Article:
Security: OneCare a Flop? No Way, Microsoft Says

Redmond says it's replacing its consumer security suite with a free product to provide more protection for Windows users worldwide.

Critics who assert that Microsoft's Windows Live OneCare was less than successful have got it all wrong, according to a top Microsoft security official.

Roger Halbheer, Microsoft's chief security advisor for the Europe-Middle East-Africa (EMEA) region, dismissed as "nonsense" the notion that Microsoft's decision to replace OneCare with a free substitute indicates that the consumer security suite had somehow "failed."

Widespread Protection
In November, Microsoft announced that it planned to discontinue OneCare and replace it with a free anti-malware solution, code-named "Morro." OneCare costs just $49.95 per year, but Halbheer wrote in his blog that even that amount is too much for many consumers, especially in newer and arguably poorer markets.

Roger Halbeer
security advisor
Roger Halbeer
dismisses OneCare Live criticism as "nonsense."

At the same time, "the less mature a market is, the higher is the [malware] infection rate," he said. Consequently, Microsoft opted to switch to a free solution to help provide more widespread protection, he said.

The Windows Live OneCare Team blog echoed that contention, saying that the company was shifting "to a quality, no-cost anti-malware solution for a simple reason: We are committed to helping more consumers in more markets have a reliable, trusted experience on Windows PCs."

'A Capitulation'
While not calling OneCare a failure, an executive from security giant Symantec Corp. described the demise of OneCare as "a capitulation" on Microsoft's part. Rowan Trollope, Symantec's senior vice president of consumer business, also called the decision "a reinforcement of the notion that it's simply not in Microsoft's DNA to provide high-quality, frequently updated security protection."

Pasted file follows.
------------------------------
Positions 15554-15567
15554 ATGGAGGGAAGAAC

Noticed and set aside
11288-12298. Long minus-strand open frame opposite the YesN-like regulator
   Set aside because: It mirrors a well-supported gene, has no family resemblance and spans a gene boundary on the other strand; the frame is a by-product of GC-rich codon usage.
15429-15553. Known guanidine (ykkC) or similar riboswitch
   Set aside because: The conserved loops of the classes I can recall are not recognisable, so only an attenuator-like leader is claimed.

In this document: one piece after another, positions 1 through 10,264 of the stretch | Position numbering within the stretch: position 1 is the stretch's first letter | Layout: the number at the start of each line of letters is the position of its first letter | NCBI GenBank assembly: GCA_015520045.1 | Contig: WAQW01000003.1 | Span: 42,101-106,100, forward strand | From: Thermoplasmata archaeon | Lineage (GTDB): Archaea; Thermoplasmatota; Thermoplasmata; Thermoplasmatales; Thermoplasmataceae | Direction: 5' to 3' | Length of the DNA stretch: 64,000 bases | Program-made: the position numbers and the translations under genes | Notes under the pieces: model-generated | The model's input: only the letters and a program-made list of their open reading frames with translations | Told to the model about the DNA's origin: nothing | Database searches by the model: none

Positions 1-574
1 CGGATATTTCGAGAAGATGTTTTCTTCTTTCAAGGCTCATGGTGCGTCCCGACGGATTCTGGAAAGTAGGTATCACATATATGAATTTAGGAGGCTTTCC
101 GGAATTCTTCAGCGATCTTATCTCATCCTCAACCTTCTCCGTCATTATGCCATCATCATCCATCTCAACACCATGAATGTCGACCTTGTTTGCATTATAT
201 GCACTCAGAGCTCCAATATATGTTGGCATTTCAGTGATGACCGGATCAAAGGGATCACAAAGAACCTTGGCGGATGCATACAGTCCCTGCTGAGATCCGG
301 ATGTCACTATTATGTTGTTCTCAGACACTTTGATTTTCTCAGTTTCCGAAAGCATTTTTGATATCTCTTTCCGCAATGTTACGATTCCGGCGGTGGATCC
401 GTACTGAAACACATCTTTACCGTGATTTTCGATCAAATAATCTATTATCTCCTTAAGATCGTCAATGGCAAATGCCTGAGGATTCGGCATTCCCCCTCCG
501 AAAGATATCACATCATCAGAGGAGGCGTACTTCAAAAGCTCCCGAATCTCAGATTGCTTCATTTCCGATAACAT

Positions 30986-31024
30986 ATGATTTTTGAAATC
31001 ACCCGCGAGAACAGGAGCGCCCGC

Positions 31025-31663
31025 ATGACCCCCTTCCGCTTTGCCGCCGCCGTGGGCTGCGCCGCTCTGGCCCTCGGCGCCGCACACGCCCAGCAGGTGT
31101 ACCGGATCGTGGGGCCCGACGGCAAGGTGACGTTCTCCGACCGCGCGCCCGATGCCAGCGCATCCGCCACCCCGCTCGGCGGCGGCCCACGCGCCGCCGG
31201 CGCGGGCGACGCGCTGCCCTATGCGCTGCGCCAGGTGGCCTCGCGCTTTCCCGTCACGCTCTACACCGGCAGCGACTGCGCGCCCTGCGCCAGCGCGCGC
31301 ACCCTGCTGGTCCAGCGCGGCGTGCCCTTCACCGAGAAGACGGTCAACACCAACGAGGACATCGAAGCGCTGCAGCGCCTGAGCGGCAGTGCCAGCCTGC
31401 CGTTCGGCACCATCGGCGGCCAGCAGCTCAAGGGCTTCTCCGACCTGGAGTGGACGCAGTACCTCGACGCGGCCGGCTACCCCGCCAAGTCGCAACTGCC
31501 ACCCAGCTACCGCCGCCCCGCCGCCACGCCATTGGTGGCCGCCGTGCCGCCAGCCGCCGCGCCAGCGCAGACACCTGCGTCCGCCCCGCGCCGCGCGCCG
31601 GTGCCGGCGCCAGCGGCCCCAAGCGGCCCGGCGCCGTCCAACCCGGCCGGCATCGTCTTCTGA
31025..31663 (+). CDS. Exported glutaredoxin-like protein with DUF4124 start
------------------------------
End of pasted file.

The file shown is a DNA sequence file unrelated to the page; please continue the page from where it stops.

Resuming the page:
Retail sales of OneCare will end on June 30, 2009, but Microsoft will support OneCare customers for the life of their subscriptions, according to the Windows Live OneCare Team blog. The free Morro security solution is likely to appear in June, just as OneCare exits the stage.

In a December research report, analysts at the research firm Gartner Inc. noted that because U.S. consumers typically don't flock to free offerings, "we expect the impact of Morro to be minimal, although the impact may be greater in developing economies, where consumers have more limited brand allegiance to security vendors."

About the Author

Kurt Mackie is senior news producer for the 1105 Enterprise Computing Group.


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